And the so-called musica universalis or "music of the spheres" emerged in the Middle Ages as the philosophical idea that the proportions in the movements of the celestial bodies,the sun, moon and planets, could be viewed as a form of music, inaudible but perfectly harmonious.
Now three professors of music, Clifton Callender at Florida State University, Ian Quinn at Yale University and Dmitri Tymoczko at Princeton University, have devised a new way of analysing and categorising music that takes advantage of the deep, complex mathematics they see enmeshed in its very fabric.
They have now outlined a method called "geometrical music theory" that translates the language of musical theory into that of contemporary geometry. They take sequences of notes, like chords, rhythms and scales, and categorize them so they can be grouped into "families." They have found a way to assign mathematical structure to these families, so they can then be represented by points in complex geometrical spaces, much the way "x" and "y" coordinates, in the simpler system of high school algebra, correspond to points on a two-dimensional plane.
Different types of categorization produce different geometrical spaces, and reflect the different ways in which musicians over the centuries have understood music. This achievement, they expect, will allow researchers to analyse and understand music in much deeper and more satisfying ways.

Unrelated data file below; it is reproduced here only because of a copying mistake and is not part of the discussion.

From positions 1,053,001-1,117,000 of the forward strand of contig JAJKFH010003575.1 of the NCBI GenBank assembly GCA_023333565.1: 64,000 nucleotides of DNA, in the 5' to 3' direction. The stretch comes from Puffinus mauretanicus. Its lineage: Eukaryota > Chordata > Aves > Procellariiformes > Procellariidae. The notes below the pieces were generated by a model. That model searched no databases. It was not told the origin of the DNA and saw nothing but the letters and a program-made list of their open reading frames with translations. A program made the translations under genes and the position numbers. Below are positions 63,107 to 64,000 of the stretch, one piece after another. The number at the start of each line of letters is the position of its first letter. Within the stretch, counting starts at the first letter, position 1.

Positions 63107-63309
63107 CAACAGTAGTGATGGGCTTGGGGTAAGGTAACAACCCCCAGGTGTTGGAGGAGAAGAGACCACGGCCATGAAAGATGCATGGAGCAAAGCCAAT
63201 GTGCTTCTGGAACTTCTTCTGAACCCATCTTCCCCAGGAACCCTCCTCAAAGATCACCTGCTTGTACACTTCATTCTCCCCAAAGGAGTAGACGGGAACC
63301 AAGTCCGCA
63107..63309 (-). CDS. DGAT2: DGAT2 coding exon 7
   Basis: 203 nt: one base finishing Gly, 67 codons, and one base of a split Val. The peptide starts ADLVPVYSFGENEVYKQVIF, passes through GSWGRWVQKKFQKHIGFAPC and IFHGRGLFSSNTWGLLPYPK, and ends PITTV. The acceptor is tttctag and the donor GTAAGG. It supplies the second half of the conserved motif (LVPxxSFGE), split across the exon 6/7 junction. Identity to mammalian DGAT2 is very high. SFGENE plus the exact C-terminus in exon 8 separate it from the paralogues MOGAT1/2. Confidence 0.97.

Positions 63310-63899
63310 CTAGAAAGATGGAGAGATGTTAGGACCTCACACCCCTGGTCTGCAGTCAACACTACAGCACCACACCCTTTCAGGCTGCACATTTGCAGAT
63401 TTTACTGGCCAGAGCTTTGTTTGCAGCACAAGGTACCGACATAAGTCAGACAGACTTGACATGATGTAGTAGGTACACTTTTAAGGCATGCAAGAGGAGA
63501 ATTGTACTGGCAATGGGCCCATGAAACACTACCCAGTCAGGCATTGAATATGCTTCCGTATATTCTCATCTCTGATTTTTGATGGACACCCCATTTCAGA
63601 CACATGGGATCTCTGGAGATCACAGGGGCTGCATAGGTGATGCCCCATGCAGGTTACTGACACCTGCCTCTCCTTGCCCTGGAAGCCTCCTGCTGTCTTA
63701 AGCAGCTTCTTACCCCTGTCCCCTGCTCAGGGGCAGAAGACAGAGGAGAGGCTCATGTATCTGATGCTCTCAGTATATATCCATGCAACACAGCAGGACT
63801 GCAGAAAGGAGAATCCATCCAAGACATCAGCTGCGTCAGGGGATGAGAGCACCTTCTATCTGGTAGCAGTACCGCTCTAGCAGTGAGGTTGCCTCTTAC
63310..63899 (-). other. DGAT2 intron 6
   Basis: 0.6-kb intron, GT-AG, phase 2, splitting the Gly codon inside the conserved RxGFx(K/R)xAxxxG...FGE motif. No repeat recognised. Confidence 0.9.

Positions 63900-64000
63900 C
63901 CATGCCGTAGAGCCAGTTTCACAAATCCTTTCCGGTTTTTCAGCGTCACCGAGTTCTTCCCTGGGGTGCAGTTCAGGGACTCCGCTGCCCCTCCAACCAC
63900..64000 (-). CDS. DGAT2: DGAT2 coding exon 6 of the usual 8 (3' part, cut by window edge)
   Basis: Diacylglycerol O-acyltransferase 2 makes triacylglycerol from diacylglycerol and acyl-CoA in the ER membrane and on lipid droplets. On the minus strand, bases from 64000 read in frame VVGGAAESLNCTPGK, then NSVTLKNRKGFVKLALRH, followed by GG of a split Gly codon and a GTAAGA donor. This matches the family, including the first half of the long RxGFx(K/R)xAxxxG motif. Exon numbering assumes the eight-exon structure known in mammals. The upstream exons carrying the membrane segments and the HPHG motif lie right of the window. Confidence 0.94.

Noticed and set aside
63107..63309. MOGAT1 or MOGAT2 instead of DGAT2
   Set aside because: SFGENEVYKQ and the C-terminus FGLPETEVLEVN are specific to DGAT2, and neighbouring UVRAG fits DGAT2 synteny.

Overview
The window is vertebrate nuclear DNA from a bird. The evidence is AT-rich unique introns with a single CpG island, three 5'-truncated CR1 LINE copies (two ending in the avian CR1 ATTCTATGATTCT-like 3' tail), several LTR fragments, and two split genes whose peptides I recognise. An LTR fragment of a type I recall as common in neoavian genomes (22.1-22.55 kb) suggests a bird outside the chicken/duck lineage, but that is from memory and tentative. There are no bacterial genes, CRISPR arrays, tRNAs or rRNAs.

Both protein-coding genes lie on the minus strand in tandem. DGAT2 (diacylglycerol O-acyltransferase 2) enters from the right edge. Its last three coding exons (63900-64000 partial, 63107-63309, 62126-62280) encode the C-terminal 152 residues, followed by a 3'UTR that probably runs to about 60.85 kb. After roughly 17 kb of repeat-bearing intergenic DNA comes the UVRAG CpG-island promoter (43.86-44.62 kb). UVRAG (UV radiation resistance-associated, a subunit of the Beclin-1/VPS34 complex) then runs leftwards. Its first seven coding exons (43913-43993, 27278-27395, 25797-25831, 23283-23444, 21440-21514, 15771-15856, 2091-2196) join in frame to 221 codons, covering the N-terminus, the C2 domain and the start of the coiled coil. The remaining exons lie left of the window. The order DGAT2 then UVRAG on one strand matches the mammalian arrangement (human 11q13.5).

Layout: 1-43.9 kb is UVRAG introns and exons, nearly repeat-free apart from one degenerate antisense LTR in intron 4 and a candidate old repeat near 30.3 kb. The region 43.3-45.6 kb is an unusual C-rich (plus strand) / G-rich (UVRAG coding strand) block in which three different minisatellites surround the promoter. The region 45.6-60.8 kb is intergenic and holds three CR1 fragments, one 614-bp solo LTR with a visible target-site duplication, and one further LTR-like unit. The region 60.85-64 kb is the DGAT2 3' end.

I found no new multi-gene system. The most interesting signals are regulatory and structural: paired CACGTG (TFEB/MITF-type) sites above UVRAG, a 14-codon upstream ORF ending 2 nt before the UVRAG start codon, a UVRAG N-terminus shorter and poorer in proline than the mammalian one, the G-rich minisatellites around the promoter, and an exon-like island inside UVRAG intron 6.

The trio have suggested that this method will allow the analysis and comparison between many kinds of music which have chords as a basic element
Tymoczko explained. "The whole point of making these geometric spaces is that, at the end of the day, it helps you understand music better. Having a powerful set of tools for conceptualising music allows you to do all sorts of things you hadn't done before."
"You could create new kinds of musical instruments or new kinds of toys," he added. "You could create new kinds of visualization tools, imagine going to a classical music concert where the music was being translated visually. We could change the way we educate musicians. There are lots of practical consequences that could follow from these ideas."
The tools for analysis also offer the exciting possibility of investigating the differences between musical styles.
"Our methods are not so great at distinguishing Aerosmith from the Rolling Stones," Tymoczko said. "But they might allow you to visualize some of the differences between John Lennon and Paul McCartney. And they certainly help you understand more deeply how classical music relates to rock or is different from atonal music."
Alternatively one could kick back in a darkened room with an intoxicant of choice, whack on an LP and probably get to see lots of pretty shapes too.
But what possible relevance is the English flag to the post?
Well I thought in a final bit of symmetry, if not geometry, a discussion primarily about classical music provides an opportunity to wish readers wherever they are a happy St. George’s Day and to leave you with a bit of music that will surely stir more than just English hearts.
I bet the geometric patterns would be beautiful.